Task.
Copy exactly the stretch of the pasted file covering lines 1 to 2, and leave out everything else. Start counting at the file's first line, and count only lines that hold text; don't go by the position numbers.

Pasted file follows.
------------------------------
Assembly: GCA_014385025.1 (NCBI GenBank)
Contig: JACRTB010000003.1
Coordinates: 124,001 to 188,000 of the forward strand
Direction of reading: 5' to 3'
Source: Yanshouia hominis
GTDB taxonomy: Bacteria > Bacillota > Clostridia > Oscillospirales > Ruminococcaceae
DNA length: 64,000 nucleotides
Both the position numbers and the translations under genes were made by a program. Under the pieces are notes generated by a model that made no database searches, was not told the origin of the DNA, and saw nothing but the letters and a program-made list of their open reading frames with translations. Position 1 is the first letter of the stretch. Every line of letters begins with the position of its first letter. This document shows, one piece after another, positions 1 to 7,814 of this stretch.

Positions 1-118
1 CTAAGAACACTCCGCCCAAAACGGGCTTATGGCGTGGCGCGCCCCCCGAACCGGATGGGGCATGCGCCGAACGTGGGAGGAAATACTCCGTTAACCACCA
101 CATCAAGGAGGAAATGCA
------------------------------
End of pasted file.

Assembly: GCA_014385025.1 (NCBI GenBank)
Contig: JACRTB010000003.1